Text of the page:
RESIDENTS fall victim to RENTALSCAM

A GROUP of residents from the South Coast have fallen prey to a rental scam by a fraudster couple who allegedly disappeared with tens of thousands of rands after they attempted to let out an apartment they did not own.

The pair, who previously resided at Lawrence Rock in Ramsgate, placed an online advertisement for a flat they were in the process of being evicted from, showing it to possible tenants and thereafter requesting a deposit to secure the flat for occupation on July 2.

The promise was a fully furnished one bedroom apartment with a “big open plan kitchen and lounge area” and separate bathroom and toilet at R2200 per month. Tenants were also promised parking for two and a “neat braai area”.

However, when the hoaxed tenants arrived to move in on the day, they found the flat vacant and locked with the contact number for the supposed leaser disconnected.

One of those defrauded is Samantha Sweetman from Margate, who said she was left stranded by the ordeal.

She said she reported the matter at the police station and was told that eight other couples had fallen victim to the scam.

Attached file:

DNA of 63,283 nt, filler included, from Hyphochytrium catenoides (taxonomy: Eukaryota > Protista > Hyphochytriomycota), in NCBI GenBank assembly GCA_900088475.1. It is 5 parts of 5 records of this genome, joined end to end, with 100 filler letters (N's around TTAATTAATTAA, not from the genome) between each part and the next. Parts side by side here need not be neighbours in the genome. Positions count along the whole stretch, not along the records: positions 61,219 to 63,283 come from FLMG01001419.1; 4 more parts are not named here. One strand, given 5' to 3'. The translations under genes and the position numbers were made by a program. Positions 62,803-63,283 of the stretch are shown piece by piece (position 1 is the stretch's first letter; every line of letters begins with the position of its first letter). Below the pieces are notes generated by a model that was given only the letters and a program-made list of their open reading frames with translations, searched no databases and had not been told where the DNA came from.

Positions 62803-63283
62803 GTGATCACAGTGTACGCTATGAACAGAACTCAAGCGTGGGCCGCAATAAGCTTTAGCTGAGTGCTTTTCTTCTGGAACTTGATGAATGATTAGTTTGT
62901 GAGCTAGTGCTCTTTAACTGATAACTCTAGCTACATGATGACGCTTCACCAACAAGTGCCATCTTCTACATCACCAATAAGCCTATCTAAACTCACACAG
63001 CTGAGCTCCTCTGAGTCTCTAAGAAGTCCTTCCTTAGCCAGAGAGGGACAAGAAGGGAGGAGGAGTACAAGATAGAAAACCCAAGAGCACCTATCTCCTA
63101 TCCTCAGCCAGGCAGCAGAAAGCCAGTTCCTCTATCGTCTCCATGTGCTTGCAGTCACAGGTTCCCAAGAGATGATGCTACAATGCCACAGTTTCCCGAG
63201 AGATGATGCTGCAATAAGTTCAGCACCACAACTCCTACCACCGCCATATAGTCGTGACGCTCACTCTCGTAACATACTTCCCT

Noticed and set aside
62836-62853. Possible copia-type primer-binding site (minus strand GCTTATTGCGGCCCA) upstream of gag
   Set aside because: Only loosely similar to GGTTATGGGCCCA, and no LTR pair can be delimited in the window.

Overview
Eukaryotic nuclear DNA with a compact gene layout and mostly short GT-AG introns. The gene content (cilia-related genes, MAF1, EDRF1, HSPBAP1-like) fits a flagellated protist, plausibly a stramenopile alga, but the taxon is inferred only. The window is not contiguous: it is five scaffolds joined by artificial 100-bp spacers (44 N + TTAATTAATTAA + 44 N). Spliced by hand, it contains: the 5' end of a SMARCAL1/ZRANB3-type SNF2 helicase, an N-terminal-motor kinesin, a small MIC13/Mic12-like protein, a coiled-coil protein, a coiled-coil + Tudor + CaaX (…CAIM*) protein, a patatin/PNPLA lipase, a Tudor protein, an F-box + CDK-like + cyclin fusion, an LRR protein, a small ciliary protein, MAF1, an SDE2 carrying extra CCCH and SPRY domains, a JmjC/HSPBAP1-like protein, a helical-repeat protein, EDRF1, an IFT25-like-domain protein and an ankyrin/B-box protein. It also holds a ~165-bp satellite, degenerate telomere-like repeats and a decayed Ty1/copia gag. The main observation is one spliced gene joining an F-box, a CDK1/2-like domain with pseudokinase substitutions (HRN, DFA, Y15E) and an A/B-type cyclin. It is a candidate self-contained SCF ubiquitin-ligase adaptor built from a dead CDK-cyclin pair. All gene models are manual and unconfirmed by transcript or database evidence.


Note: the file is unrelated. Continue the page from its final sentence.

“The real owner said the pair were given notice to evict after failing to pay rent for three months. Also, after posting on Facebook to try to warn residents about them, we learned that they had scammed several people in various other ways,” said Sweetman.

Police confirmed that the owner had opened a case against the alleged scammers.

Margate SAPS spokesperson Captain Gerald Mfeka said the 69- year-old female received a call from someone stating that they have paid a deposit for a flat and they needed the keys in order to move in.

“According to the complainant, she said that she had a lease with the suspect who allegedly was subletting her flat and also taking cash from three other persons,” said Mfeka.

Margate detectives are investigating a case of fraud. No arrests have yet been made.

Rental expert with Rawson Properties in Uvongo Friedhold Redinger said rental scams occur more frequently than most people realise, and they happen to both tenants and property owners.

He said, when it comes to rentals, the most important aspect was paperwork. Both potential tenants and landlords have to make sure that the other one has all the necessary documentation, including IDs, proof of residence and, if possible, traceable references, said Redinger.

He said incidents such as the one in Lawrence Rock could have been prevented had the tenants requested valid paperwork from the supposed landlord before giving them a deposit. Additionally, it is possible to check whether a property was listed through the supposed landlord through a rental agency prior to signing a lease agreement or paying a deposit.

“Before any monies are swapped, make sure the necessary paperwork is done. This is why it is much easier to find or lease a property through a leasing agent because the agencies already do the checks for you,” said Redinger.